Step 3: Position the item you’re making a mold of and pour
To make my block mold, I poured a bit of the silicone into the base of a small container. (Remember, this silicone is food safe, so no worries there.) I then put my succulent figure upside down into the container, making sure it didn’t hit the very bottom of the container.
I used a clothespin and a reusable straw to position the succulent in place while I poured the rubber. This was necessary so the succulent wouldn’t fall to the bottom.
If you were making a glove or blanket mold, you’d apply 3 or 4 layers of the silicone with a small brush. Let each layer cure for about 1 hour before applying another layer. Speed up the curing time with a heat source (hair dryer, heat lamp, heat gun, etc.).
Step 4: Let cure and remove the object
After my mold was done curing, I used a popsicle stick and a spoon to pry it out of the container. The good news is that this silicone cures really well. It was very tough and strong. The bad news is that that meant I couldn’t easily get my succulent out of the silicone. I didn’t leave enough of an opening at the top.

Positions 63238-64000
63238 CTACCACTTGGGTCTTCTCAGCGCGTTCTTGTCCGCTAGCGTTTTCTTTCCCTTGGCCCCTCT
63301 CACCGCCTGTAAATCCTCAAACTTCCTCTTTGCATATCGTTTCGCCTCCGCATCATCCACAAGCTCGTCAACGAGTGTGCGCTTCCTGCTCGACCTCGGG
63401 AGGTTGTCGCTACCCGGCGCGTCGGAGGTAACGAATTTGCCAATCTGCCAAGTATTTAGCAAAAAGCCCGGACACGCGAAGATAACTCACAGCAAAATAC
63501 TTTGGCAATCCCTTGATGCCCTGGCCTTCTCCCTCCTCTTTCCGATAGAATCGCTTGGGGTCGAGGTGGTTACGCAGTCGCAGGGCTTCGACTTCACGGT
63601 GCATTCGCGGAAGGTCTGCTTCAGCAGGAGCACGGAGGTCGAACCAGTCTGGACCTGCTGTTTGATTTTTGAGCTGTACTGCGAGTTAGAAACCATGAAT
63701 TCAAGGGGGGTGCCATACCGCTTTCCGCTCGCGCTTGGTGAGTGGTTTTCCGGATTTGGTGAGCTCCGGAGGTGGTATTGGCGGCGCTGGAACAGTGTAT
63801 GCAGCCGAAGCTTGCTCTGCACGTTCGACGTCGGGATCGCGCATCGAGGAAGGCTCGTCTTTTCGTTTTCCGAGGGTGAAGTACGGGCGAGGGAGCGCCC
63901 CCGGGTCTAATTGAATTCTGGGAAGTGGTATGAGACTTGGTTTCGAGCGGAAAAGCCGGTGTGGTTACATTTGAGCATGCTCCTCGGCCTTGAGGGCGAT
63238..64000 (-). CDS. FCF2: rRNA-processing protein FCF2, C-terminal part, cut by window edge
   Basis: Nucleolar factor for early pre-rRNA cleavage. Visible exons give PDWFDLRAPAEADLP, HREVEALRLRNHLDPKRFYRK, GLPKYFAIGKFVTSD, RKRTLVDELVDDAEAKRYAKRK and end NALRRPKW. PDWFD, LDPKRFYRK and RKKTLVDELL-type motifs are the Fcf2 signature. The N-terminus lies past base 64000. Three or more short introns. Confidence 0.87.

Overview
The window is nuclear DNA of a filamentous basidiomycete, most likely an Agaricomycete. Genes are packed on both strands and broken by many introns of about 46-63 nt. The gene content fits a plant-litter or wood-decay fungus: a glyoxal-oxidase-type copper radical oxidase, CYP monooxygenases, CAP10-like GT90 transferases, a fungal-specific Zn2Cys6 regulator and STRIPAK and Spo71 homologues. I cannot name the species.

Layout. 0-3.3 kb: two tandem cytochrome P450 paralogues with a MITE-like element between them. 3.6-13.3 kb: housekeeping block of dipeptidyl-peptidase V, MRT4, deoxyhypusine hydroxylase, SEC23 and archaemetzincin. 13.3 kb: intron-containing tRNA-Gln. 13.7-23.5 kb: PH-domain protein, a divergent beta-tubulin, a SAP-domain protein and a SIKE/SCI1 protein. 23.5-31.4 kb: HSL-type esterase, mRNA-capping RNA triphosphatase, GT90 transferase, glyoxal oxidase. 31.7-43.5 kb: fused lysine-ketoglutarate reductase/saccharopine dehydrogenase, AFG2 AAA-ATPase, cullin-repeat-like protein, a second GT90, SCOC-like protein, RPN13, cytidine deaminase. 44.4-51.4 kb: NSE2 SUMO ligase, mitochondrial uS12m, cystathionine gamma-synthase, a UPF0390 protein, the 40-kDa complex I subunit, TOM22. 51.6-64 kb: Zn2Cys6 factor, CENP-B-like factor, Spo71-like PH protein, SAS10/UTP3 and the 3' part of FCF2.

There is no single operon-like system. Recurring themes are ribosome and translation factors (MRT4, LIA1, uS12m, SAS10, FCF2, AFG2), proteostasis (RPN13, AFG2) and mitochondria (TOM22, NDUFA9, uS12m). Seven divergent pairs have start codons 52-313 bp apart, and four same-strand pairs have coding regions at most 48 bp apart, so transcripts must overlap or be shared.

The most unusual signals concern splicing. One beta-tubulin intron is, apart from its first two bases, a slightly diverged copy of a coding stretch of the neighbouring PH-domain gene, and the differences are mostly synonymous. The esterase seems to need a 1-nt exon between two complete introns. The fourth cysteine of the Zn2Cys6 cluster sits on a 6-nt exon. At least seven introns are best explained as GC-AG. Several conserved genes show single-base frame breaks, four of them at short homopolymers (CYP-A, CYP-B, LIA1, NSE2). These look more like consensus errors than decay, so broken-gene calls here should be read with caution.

Here’s what I did. First I cut off the corners to hopefully give me more leverage to pop the succulent out. No dice. So I decided to pry the succulent out. It’s a good thing I wasn’t keen on keeping the succulent, because I ended up pulling some leaves off in the process. Oops! Definitely leave a bigger opening than I did!!
Casting Resin in the DIY Liquid Silicone Mold
I wanted it to be a bit easier to get my resin succulent out of the mold, so I use a pair of small scissors to strategically cut the opening out a bit more and then used a small syringe to fill the mold with green-colored resin. After that cured, it was time to get it out.
Long story short—I had to cut the mold up pretty badly to get the resin succulent out. Kind of defeats the purpose of springing for silicone that makes reusable molds, right? But it was a trial and error process. I now know that for an item like this, it would probably be best to do a glove mold or a multipart mold. Nonetheless, you can see that I actually was able to replicate the succulent! Pretty cool.
This was definitely a fun process, and I enjoyed working on a new skill. Hopefully some of my mistakes help you if you’re Googling around wondering how to make your own silicone mold. I highly recommend both of the products I tried out! Good luck!